A report by the state Attorney General's Office in the spring of 2014 addressing the state's opioid crisis led to the creation of NJ Connect for Recovery, a warmline for Garden State residents to call either if they are suffering from substance use disorders, or are loved ones of those suffering.

Here's how it works: If the person calling is concerned about his or her own substance abuse, they will be connected to a certified alcohol and drug counselor who can provide support, community resources, information about treatment, and potentially an assessment of the severity of the problem. If the caller is a loved one, the person on the other line will likely be a family peer specialist, whose "lived experience" may prove valuable to the caller.

That's according to Joanne McCarthy, the program's director of call center services. She said when someone has a substance use disorder, it affects the whole family, so loved ones need to take care of themselves, while avoiding steering conversations with their troubled relative in a more negative direction.

"A lot of times what we get is, the person is calling and they're saying they want to get their loved one into treatment," McCarthy said. "They're not really all that concerned about themselves."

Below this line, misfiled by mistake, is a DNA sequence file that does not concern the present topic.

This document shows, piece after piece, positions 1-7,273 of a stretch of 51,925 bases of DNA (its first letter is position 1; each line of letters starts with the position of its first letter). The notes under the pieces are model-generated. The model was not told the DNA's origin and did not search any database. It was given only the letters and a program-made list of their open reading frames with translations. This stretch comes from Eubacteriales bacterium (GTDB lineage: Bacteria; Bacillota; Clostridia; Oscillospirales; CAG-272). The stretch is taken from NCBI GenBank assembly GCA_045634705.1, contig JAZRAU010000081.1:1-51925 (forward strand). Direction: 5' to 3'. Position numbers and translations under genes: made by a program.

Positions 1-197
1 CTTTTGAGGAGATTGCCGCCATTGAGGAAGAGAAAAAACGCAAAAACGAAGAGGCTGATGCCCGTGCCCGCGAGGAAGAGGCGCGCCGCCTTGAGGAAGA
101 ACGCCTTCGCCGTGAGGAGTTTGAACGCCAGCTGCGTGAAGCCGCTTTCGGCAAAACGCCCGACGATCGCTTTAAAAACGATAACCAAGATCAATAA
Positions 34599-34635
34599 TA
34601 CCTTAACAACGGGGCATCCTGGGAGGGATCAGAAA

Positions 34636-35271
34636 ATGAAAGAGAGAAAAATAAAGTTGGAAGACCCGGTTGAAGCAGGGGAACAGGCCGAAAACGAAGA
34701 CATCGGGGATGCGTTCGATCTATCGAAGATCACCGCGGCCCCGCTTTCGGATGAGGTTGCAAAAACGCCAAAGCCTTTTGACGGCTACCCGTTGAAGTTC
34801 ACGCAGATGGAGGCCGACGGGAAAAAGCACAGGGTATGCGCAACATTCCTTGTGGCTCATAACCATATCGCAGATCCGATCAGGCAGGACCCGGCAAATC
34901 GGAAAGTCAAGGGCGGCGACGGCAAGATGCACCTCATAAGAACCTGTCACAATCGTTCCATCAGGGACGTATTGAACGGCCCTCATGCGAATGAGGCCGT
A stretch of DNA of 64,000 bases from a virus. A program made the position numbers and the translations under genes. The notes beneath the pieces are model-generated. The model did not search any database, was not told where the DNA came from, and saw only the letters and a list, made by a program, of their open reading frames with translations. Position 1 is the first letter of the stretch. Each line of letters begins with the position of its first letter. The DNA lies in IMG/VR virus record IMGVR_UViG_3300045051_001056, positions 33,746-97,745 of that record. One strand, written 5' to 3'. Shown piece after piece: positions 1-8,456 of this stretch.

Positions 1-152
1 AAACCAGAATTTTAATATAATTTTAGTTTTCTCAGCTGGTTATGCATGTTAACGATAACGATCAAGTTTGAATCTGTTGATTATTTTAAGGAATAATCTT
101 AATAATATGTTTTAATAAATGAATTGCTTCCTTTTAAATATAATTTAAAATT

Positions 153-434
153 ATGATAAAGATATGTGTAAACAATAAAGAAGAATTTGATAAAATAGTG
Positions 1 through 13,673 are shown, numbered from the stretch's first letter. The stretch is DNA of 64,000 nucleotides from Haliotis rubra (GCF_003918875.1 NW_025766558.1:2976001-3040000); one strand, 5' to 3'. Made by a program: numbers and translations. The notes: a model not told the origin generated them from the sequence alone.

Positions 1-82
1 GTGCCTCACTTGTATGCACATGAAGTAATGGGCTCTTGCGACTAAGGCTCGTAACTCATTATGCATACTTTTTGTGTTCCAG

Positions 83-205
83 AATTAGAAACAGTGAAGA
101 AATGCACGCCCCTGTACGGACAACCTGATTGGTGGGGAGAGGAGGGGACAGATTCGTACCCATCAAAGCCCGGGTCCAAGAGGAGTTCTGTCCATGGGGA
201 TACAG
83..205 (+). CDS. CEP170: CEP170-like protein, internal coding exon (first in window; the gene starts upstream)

The phone number can also be useful for someone who has lost a loved one to substance use, in which case information about bereavement groups will be provided.

For a person who may have a problem, McCarthy said reaching out to a total stranger is not an easy thing to do, and it takes a great deal of courage to make that difficult call.

"You can take somebody who may be in (the) pre-contemplation stage, which used to be referred to as denial," she said. "That's a huge step for them, to reach out and to say, 'You know, I think something's wrong. I think I need some help.'"

McCarthy said the call center staff is compassionate, caring, and nonjudgmental, encouraging callers to check back in as many times as they may need and promising full and undivided attention. Staffers will also ask if a caller would like to be called for a follow-up. She said one of the most common responses from people who've used the number is, "I'm so glad I called."

Finally, and most importantly: The NJ Connect for Recovery line is 855-652-3737.

Patrick Lavery is Senior Producer of Morning News and Special Programming for New Jersey 101.5, and is lead reporter and substitute anchor for "New Jersey's First News." Follow him on Twitter @plavery1015 or email patrick.lavery@townsquaremedia.com.

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